It may fall short in the screenplay department but unfortunately can’t rest on the laurels of acting prowess of it’s cast. The film feels like a dodgy soft porn film in places, especially with the soft focus presentation in the copy I watched it on.
There are moments of discomfort on display in the representation of women through the male gaze, and rapey content. With smarter writing the filmmakers could have leveraged this perspective using what is essentially a cool premised despite being dubbed as ‘silly’ by some critics.
Through mythology, snakes have often been viewed as mystical and deadly creatures that tie in with transformation, healing and immortality. This combined with the sexual ties to both birth and fertility.
Marlene Clark is simply devine as the troubled Lena, a woman who is bitten by a cobra in the Philippines and is given the unique ability of defying age and the ability to transform into a snake in order to take down young men. Clark would go on to define herself in black horror film history the following year in the magnifient Ganja and Hess.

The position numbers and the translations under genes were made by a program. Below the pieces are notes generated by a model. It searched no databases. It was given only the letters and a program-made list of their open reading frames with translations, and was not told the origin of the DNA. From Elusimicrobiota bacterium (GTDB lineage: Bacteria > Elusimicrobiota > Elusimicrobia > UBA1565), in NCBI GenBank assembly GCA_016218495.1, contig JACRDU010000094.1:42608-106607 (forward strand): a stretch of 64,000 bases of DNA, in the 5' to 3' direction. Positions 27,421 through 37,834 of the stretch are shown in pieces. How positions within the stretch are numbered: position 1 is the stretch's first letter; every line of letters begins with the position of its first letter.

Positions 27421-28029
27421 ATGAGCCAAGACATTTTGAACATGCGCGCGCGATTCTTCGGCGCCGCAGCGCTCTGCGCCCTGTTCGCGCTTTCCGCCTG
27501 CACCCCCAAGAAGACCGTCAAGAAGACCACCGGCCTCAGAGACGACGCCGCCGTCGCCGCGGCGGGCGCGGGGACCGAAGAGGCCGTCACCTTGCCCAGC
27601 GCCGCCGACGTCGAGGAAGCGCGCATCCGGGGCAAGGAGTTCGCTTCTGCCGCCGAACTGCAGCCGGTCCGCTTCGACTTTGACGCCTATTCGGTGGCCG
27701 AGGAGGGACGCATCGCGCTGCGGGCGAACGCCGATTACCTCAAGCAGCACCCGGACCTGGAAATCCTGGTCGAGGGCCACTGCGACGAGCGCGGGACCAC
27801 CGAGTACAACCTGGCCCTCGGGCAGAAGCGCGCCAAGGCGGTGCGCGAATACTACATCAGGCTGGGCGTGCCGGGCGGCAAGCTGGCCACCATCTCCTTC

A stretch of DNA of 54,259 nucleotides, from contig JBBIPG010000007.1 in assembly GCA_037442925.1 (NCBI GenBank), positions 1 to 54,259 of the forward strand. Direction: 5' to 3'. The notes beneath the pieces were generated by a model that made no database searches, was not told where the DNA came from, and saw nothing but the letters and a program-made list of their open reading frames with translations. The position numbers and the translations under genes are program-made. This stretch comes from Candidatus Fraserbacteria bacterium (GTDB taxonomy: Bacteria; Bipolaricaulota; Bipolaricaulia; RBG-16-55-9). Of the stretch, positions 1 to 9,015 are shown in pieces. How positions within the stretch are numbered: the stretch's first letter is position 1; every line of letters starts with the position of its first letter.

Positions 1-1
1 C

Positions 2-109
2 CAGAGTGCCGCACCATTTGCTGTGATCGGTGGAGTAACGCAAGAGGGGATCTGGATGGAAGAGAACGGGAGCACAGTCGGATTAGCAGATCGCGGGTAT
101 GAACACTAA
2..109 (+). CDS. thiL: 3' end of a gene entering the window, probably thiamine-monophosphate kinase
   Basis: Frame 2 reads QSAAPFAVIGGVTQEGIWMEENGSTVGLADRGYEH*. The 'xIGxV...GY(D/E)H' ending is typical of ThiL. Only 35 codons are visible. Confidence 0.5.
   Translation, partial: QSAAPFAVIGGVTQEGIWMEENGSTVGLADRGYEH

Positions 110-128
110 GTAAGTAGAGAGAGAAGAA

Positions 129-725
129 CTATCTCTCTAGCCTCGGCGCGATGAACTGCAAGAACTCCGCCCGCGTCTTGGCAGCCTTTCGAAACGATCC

Here though, her presence isn’t enough to lift the weak, predictable script. The subjectification of her character is handled poorly throughout and is unfortunately indicative of the time the film was made.
It’s a shame as the premise was a great one and Hammer productions film The Reptile starring Jacqueline Pearce springs to mind in handling the story element in a far more effective fashion and was released 6 years prior to NotCW. I would love to see this re-envisioned in a modern setting and placing more power in the hands of the snake priestess Lena.
- Saul Muerte
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